Memory loss and confusion are just some of the most challenging behavioral symptoms brought on by Alzheimer’s. As the disease becomes more severe, other unpredictable and erratic behaviors also surface.
People with Alzheimer’s can experience character and personality changes that are subtle, and some that are more pronounced and alarming. You may hear the once gentle tone of a loved one start to become more angry or frustrated. Regular facial expressions can vary too, from smiling one time, to one of aggravation, the next.
You may sometimes feel powerless to alter the outcome of Alzheimer’s, but understanding more about the disease helps you better cope with the changes that come with it.
According to Kingdom Hope Senior Services, a provider of non-medical home care in Fremont, California, there are three incredibly difficult changes in behavior that occur in individuals with Alzheimer’s that we, as family members, need to prepare ourselves for.
- Alzheimer’s patients can get angry and aggressive.
Once a very meek person, an individual with Alzheimer’s could easily get mad and violent. It may seem, to you, irrational and unwarranted behavior, but to the person, it is very much real. In their state of anger, a person may even bite anyone who comes near or attempts to touch them.
- Alzheimer’s patients can get anxious and agitated.
A person with Alzheimer’s who once had a calm and stress-free life can now get worried and upset. It may even get to a point where they become terrified of their situation. Once in this predicament, they break down psychologically and emotionally.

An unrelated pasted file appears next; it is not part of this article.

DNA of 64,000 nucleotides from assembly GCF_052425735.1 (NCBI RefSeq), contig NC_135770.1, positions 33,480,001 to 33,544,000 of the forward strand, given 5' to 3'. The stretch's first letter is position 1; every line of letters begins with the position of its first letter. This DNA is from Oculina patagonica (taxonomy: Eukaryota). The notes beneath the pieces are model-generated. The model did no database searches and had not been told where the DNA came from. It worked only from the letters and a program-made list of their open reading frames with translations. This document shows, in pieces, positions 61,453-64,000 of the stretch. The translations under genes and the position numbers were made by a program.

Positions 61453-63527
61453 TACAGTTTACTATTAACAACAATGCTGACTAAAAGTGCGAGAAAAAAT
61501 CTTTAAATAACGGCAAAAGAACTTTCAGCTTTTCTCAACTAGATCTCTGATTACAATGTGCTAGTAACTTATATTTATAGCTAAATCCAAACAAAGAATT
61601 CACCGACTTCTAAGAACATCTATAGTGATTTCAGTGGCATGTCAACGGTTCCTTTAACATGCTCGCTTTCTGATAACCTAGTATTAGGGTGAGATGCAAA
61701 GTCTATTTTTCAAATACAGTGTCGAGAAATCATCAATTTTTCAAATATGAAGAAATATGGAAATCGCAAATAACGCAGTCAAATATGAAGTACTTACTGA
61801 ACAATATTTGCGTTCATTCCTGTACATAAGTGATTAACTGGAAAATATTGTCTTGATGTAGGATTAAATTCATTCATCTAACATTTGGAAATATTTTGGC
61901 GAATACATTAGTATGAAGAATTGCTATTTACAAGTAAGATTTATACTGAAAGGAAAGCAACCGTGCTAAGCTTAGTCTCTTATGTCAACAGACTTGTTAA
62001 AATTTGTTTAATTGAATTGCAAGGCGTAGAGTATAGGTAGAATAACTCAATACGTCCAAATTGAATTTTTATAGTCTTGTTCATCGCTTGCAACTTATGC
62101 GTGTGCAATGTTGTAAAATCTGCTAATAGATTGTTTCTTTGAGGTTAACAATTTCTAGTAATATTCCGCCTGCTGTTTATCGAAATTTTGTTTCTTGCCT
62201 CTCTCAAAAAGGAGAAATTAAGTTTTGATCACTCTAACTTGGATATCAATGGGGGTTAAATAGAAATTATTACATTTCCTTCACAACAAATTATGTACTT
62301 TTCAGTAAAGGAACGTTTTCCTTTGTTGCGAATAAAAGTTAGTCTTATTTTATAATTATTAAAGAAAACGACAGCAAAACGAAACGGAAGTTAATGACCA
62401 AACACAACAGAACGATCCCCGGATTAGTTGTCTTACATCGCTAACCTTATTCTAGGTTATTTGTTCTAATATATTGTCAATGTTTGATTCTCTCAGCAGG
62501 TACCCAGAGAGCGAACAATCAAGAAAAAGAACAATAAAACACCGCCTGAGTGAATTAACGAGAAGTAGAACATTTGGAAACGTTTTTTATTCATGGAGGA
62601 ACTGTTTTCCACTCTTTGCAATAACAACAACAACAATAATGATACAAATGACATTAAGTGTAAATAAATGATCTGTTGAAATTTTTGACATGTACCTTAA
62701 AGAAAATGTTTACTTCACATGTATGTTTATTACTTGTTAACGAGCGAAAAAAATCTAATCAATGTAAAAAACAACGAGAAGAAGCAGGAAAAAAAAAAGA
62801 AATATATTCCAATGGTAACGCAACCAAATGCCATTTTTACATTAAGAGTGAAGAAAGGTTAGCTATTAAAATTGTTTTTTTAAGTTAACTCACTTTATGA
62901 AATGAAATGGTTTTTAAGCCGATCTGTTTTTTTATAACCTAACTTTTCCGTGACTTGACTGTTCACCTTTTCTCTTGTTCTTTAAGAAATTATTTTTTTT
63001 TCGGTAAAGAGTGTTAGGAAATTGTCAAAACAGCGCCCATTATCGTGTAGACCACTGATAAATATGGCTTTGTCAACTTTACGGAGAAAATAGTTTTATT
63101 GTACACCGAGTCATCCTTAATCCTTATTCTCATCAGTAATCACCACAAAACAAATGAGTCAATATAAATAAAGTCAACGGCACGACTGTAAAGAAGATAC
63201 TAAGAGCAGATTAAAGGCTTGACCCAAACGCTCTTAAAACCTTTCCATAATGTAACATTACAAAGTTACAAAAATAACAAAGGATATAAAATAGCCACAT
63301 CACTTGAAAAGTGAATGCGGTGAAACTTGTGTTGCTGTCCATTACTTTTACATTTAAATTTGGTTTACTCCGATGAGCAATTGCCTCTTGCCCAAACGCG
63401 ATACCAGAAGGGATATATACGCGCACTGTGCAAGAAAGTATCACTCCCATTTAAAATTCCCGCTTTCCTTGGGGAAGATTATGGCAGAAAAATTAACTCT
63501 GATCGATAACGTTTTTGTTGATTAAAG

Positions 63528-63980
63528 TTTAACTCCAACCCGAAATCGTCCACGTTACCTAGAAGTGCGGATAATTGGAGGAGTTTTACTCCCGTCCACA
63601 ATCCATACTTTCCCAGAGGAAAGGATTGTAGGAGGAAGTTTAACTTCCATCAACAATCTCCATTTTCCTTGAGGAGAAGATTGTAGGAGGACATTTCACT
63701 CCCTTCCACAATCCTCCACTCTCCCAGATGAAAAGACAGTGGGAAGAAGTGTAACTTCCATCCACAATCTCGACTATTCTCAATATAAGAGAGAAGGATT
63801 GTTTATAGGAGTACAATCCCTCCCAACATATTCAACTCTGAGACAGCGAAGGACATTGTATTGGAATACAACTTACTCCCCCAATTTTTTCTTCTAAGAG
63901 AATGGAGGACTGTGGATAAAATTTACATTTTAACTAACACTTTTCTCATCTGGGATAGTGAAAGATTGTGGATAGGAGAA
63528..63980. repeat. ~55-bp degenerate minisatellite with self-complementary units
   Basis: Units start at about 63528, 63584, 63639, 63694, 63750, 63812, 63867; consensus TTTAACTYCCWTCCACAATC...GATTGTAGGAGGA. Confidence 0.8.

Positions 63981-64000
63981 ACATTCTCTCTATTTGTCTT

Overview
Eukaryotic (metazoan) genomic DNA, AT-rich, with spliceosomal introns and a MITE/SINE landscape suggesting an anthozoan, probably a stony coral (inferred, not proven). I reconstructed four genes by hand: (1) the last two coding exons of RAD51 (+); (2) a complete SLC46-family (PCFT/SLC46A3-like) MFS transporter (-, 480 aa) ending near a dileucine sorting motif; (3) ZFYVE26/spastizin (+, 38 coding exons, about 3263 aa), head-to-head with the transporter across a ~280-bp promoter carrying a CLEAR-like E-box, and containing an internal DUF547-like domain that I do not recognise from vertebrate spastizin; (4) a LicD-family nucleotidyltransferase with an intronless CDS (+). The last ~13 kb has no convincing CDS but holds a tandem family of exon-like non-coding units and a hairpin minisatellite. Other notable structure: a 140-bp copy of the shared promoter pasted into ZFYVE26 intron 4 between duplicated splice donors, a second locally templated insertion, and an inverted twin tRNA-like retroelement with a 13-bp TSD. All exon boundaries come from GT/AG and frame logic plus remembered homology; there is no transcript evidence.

- Alzheimer’s patients can get suspicious and deluded.
The latter stages of Alzheimer’s can turn patients into very distrustful individuals. This has several manifestations, including a refusal to believe anything you tell them and suspecting you of trying to hurt or trick them. An Alzheimer’s patient’s paranoia can get to a point where they would start hiding their things, thinking you’re after their belongings. As the disease increases in severity, you start to see patients become delusional. Their reality gets distorted that they start seeing things that aren’t there.
These severe behavioral changes are what healthcare specialists call NPS or non-cognitive neuropsychiatric symptoms, which result from brain cells being damaged by Alzheimer’s and dementia. Because the brain is damaged, it’s no longer able to function properly. Not surprisingly, this can result in an individual’s exhibiting behaviors that are drastic and nowhere close to how they would behave normally.
While prescription drugs can help treat these changes, they have to be combined with non-drug therapies as well, according to a provider of home care services in Alameda County, California. Kingdom Hope Senior Services believes that coping with Alzheimer’s-related changes in behavior requires establishing daily routines, making tasks simple and easier, showing patience, being compassionate, and so much more.
Tell us about the most difficult changes Alzheimer’s has brought into your life. You’re welcome to write them in the comment section.